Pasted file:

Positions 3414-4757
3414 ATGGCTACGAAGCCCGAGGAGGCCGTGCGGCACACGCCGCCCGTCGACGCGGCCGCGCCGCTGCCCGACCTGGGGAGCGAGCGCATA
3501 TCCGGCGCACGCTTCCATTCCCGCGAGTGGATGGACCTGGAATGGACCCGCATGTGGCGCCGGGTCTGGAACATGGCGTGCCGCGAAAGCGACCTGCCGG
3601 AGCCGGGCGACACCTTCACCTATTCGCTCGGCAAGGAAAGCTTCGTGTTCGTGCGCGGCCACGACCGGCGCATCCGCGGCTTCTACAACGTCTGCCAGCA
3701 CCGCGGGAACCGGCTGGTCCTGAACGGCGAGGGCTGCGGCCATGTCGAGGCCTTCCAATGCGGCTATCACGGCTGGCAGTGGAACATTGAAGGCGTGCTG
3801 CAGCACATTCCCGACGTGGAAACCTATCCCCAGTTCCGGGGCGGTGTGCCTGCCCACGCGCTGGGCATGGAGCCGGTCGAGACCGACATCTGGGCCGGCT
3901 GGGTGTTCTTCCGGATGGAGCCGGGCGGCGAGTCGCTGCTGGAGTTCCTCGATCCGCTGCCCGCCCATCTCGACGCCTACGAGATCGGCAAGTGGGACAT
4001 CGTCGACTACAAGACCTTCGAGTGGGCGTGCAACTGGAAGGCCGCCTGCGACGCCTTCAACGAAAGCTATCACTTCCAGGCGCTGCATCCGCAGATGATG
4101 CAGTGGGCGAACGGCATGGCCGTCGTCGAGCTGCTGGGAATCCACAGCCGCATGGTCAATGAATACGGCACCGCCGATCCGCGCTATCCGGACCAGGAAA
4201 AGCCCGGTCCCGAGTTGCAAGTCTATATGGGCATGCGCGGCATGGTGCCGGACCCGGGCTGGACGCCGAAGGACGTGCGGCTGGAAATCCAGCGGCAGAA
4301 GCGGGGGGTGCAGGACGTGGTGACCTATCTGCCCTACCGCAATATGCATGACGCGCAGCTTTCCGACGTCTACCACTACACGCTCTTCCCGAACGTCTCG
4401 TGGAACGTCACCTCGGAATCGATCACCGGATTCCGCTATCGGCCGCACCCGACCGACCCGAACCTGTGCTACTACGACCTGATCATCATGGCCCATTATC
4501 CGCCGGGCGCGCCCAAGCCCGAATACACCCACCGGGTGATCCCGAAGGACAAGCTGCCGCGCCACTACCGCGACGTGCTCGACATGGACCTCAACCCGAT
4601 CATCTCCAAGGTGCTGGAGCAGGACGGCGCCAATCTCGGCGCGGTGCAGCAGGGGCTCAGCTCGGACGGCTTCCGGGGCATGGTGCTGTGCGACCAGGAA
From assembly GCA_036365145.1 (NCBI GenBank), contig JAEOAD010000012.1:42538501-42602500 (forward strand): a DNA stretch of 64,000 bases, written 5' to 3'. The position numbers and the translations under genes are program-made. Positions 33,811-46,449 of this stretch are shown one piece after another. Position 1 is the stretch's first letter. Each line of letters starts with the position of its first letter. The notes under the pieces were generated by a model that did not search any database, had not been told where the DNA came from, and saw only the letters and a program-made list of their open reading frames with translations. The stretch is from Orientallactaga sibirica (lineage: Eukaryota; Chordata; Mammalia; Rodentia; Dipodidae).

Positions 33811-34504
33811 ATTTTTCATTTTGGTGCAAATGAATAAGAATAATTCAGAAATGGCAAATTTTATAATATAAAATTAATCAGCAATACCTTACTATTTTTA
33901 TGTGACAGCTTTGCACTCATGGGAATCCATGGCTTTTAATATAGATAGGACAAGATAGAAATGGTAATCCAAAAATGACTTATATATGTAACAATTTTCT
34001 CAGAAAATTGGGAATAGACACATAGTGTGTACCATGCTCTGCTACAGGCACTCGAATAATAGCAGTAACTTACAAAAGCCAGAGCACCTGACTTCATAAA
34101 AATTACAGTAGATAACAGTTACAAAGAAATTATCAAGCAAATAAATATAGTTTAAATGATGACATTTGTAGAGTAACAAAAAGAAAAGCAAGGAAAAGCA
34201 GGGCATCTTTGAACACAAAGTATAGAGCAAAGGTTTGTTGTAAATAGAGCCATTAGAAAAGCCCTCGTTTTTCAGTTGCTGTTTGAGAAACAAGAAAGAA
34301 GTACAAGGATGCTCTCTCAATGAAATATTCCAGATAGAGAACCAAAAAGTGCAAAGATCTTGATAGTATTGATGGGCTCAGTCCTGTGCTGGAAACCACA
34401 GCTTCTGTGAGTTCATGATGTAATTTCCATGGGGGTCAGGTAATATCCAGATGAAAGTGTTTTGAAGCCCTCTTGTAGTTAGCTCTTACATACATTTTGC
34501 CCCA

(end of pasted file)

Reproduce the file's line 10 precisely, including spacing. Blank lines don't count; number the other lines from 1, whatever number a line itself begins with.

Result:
4201 AGCCCGGTCCCGAGTTGCAAGTCTATATGGGCATGCGCGGCATGGTGCCGGACCCGGGCTGGACGCCGAAGGACGTGCGGCTGGAAATCCAGCGGCAGAA